17 March, 2016. Bandung floods considered worst in 10 years

South Bandung area again hit by flooding due to overflowing Citarum River and intensity of heavy rainfall. (FOTO ANTARA / Novrian Arbi)

Floods have spread to wider areas across Indonesian provinces in the last few weeks, with the worst flood striking early this week in Bandung District, West Java Province.

The Bandung floods have left two dead and three missing, as the Citarum River overflowed following incessantly heavy rains, which began March 8.

The downpours caused flooding in 15 regions in Bandung District, Sutopo Purwo Nugroho, spokesman of the National Disaster Mitigation Agency (BNPB), said in a statement on March 13.

Social Affairs Minister Khofifah Indar Parawansa and West Java Governor Ahmad Heryawan visited flood victims on March 14. The minister inspected a public kitchen set up to feed the victims, to ensure that it had adequate supplies.

The flood-affected regions include Cicalengka, Rancaekek, Cileunyi, Solokan Jeruk, Majalaya, Ciparay, Baleendah, Dayeuhkolot, Bojongsoang, Pameungpeuk, Banjaran, Arjasri, Cangkuang, Katapang and Kutawaringin.

The flooding forced more than 8,000 people to evacuate to higher grounds, while submerging over 35,000 homes, and affected some 5,900 families, comprising 24,000 people.

The floodwaters reached a height of between 80 cm to three meters, particularly in villages near the river bank.

The dead victims included a 13-year-old teenager and a mother aged 40 years old, whose husband and two daughters were reported missing after being swept away by the flash flood.

The downpours also triggered a landslide that seriously damaged a house in the Lemburkebon area, Padasuka village, Kutawaringin Sub-district, Bandung.

Further, the major floods that ravaged Bandung have caused large losses to industries.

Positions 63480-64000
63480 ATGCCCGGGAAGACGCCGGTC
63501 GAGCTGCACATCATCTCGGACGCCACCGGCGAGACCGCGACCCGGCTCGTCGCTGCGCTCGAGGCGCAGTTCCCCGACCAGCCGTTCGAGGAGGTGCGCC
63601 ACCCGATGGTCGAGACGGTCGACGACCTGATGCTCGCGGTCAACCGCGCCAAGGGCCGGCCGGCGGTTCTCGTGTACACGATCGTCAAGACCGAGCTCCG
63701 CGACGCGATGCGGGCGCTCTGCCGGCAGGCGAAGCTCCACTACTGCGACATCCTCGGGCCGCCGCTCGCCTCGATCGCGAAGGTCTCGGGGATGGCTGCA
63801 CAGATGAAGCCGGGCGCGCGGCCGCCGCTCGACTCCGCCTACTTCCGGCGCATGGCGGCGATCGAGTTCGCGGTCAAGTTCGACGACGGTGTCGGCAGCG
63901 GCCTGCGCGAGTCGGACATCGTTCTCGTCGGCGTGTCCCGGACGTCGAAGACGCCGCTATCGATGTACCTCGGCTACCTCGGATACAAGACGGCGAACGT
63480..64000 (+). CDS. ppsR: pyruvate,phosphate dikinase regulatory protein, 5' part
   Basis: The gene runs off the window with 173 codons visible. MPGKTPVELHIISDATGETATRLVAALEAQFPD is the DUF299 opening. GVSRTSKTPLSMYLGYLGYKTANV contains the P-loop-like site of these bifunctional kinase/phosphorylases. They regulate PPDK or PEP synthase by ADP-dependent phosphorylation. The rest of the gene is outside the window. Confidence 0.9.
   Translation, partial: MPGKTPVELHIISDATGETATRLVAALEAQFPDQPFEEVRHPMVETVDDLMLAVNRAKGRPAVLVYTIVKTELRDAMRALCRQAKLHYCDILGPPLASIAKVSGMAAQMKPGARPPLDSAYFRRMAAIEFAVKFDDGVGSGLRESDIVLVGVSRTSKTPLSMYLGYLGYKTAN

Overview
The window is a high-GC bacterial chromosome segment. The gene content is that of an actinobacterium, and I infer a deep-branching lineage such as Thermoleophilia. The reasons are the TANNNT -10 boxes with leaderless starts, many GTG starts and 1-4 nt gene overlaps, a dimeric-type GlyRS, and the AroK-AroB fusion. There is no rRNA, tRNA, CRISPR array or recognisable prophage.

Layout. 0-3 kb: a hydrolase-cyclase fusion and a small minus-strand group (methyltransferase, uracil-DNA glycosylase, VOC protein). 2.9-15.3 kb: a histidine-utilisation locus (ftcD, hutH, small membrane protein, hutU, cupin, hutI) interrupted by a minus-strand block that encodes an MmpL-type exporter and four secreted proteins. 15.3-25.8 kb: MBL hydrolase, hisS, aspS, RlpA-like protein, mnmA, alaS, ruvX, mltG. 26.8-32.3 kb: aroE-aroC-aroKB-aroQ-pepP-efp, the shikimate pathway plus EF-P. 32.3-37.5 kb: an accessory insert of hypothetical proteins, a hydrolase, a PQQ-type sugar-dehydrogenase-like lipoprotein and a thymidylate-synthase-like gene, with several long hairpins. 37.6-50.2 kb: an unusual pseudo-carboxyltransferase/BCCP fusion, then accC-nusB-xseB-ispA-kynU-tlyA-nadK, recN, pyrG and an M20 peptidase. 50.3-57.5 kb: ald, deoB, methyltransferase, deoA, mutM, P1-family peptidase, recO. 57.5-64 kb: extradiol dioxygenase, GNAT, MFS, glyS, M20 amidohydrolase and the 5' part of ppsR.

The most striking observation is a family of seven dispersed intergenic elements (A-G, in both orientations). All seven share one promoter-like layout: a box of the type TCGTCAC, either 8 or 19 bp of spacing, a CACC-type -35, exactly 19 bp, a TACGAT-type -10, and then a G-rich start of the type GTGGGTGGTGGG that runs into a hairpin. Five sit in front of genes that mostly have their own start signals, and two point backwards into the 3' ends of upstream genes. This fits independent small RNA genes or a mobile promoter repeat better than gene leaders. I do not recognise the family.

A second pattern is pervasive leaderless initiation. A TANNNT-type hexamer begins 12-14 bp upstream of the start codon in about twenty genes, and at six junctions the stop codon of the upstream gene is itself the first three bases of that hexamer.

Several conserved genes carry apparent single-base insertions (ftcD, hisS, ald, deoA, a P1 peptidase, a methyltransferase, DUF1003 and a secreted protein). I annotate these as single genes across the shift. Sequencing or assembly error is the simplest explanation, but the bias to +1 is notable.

The current flooding was the worst to have occurred over the past few years and have caused larger losses than earlier floods, Chairman of the Indonesian Businessman Association (Apindo) of the West Java chapter Deddy Wijaya stated on March 15. <...>

Additionally, flooding caused losses to shop owners and the banking business.

"This flooding is the worst over the past 10 years. The floodwaters have reached a height of up to 3.3 meters," Coordinator of Bandungs Disaster-Alert Youth said on the phone recently.

The office of Dayeuhkolot Sub-district administration, which has not been flooded in 20 years, was inundated to a height of 35 cm this year, he said.

BNPB Chief Willem Rampangilei supervised the evacuation of the natural disasters victims. They were housed in local government offices, schools and mosques.

Earlier, on March 2, The BNPB chief told the media that floods and landslides had struck 260 districts and municipalities in the country from January 1 to February 25, leaving 46 people dead and 16 others injured.

The natural disasters also forced the evacuation of 1,083.104 people, Willem Rampangilei said at the press conference.

The government has made efforts to minimize damage from floods and landslides by holding coordination meetings, familiarizing the public with potential natural disasters, developing contingency plans, strengthening logistics, declaring alert status, and providing relief aid, he said.

"When a flood happens, we must first focus on searching and rescuing victims, evacuating refugees and meeting their needs," he said.

To support emergency rescue operations, meet emergency needs and finance emergency repairs of damaged facilities, the government has set aside Rp3 billion in funds.

"The funds have been distributed among the districts of Aceh Utara, Solok Selatan, Solok, 50 Kota, Kampar, Rokan Hulu, Medan, Binjai, Merangin, Bungo, Indramayu, and the province of Bangka Belitung. Each of the regions received Rp250 million," Willem said.

In addition to Bandung, floods have recently struck three sub-districts in Sukabumi District, as well as in West Java, leaving a number of buildings damaged.

In Ketapang District, West Kalimantan Province, three sub-districts -Nanga Tayap, Sandai and Sungai Laur- were also inundated beginning March 10. The flooding is believed to be as bad as in 2010, has affected thousands of local inhabitants.

Floods also inundated thousands of houses in ten villages in Tangerang District of Banten Province on March 13.